I’m 31. I was diagnosed with cancer in June after two biopsies. Started chemo the same month. Went through 3 months/4 cycles of treatment, and now I’m technically in remission/NED. Looking at about $125,000 in medical debt, and I have no idea what to do. No insurance. Don’t qualify for Medicaid in my state. Living at home with my parents. No job. A few thousand saved from selling my mobile home. Feel like I’m on pause and in limbo.
I’ve been misled by the hospital for months, meaning they know my situation but never seem to give me the full story/are on the same page regarding policy. They have a forgiveness program, but the program just changed its policy in July to not cover special treatments like oncology stuff, so none of my chemo would be covered. I was just told this in October after they’d led me to believe for months that my chemo would be covered. Plus, I moved out of the area (even though I continued treatments at the same hospital), so the forgiveness program will only apply to anything I had done through June when I was living in the county. As of today, it sounds like I could qualify for 100% forgiveness (of non-specialized services) when I apply in December (they keep telling me to wait to apply for their program because the longer I wait the more likely I’ll be to qualify for 100% forgiveness since I’m not working). That’ll only cover about $40,000, so I’m still looking at crippling debt even with the forgiveness program. Debt is already being sent to collections, and the hospital’s financial department says in order to keep a large portion from being sent to collections I need to catch up on minimum monthly payments (about $1000 right now). Otherwise, it’s best to just let it go to collections, qualify for the forgiveness program, and then the hospital will pull my debt back to determine what’s being forgiven and what isn’t. This could take a month or two. After that, I can pay a $300/month minimum payment, interest free, to keep the rest of my debt out of collections. At that rate, I’ll be paying this medical bill for the next 25+ years.
I’ve applied for various programs and grants. Some have been helpful (for a few hundred here and there), others I no longer qualify for because I’m either no longer in treatment or I missed the application deadline window. On top of all this, I feel stronger and like I should be doing something, but I’m technically still in recovery. I know I need to get a job and move out of my parents’ house. I know my job’s going to need to cover my current bills (which I’m still paying somehow with the help of friends and family) as well as medical bills, rent, utilities, and everything else just to break even every month. Starting in December, I’m going to have to start using the money I saved from my mobile home sale to pay my monthly bills. That money is supposed to be for moving on after all this. I’m seriously at a loss. My mom just gave me a number for a bankruptcy lawyer and wants me to call and ask about my options. I know filing for bankruptcy will cost a few thousand dollars (mobile home money), and the bankruptcy will hang over my head for the next 10 years. I don’t want to be forced to file bankruptcy at 31 years old because of crippling medical debt, but the other option is to find a good paying job really soon and pay a minimum monthly (which is equal to my car payment right now) for the foreseeable future. I feel like that’s the adult thing to do. Like that’s the responsible thing to do. I can’t just get cancer, get treated, and expect not to pay my bills. That’s not how life works, and I know that. But I also didn’t ask for cancer. I didn’t expect cancer. I didn’t expect a few months of my life this summer to put me in more debt than I’ve ever been in in my life, and I honestly don’t know how to dig my self out of this hole I’ve fallen into. “Get a job, pay your bills, live life in debt forever. It’s the American way.” I mean, I understand that sentiment, if that’s your advice. I really do. But damn. That’s depressing. That’s not hope for the future…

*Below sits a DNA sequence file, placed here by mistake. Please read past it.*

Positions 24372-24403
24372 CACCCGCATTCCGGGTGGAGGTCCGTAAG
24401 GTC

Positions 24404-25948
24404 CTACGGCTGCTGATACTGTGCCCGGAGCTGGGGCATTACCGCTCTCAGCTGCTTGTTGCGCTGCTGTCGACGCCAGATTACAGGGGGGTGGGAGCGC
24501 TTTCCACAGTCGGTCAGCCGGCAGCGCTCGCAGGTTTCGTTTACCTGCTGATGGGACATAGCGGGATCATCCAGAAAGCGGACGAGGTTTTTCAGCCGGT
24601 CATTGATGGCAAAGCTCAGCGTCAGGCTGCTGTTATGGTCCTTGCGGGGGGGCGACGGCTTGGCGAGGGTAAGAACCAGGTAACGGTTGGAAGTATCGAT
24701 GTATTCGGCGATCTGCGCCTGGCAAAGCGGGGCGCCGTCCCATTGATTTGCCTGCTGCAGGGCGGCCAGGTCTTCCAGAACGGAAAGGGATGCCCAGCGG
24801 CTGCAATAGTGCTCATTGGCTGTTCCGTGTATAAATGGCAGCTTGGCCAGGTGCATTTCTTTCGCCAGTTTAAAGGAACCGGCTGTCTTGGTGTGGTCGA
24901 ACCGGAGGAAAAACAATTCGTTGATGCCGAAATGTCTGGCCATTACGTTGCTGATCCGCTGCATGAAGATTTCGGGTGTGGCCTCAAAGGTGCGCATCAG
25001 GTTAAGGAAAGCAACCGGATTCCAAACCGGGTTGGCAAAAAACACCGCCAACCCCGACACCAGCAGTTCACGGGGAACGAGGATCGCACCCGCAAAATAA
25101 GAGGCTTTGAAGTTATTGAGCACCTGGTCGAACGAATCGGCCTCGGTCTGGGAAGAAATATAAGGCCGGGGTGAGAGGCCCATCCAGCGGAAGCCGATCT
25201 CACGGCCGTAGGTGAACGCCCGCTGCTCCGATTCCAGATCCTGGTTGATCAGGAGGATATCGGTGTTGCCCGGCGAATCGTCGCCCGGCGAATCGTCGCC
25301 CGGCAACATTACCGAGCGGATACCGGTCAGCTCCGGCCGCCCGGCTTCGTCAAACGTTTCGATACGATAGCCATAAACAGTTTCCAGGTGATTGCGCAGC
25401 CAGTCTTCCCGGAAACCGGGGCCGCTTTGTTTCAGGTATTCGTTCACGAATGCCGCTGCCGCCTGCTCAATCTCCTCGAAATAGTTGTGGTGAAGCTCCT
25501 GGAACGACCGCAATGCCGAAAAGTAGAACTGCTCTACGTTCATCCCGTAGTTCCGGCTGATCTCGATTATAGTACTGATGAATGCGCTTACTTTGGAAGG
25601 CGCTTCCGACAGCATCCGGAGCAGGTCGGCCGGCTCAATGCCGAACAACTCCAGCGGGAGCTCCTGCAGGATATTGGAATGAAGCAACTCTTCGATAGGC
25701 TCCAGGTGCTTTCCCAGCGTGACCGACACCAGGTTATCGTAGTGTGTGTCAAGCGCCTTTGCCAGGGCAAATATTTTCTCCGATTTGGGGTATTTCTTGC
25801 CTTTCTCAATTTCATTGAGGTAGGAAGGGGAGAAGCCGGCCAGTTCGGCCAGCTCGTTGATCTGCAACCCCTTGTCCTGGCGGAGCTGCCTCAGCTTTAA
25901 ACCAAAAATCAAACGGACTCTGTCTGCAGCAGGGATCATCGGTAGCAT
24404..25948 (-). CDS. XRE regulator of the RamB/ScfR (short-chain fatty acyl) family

Comment from Rengler22:
I am not an expert, but I had a parent that was forced to file Chapter 7 due to a serious illness and I did a lot of research on the process and the impact a bankruptcy can have.
I think it’s time to swallow your (understandable/admirable) pride and look very, very seriously into bankruptcy as the people have suggested above. I would have a really hard time imagining a scenario where bankruptcy made more sense than it does here. I’m going to presume, based on your current financial situation / assets, that you were not swimming in money before you were diagnosed with cancer. That leads me to believe that there isn’t some six figure job just waiting for you to re-enter the workforce. Even then, your current situation is that you have virtually no assets (compared to your debt), no job, only semi-recovered from a life-threatening disease, and $125,000 in dischargeable medical debt. I would imagine that you are the poster boy/girl for bankruptcy from the facts you’ve laid out here.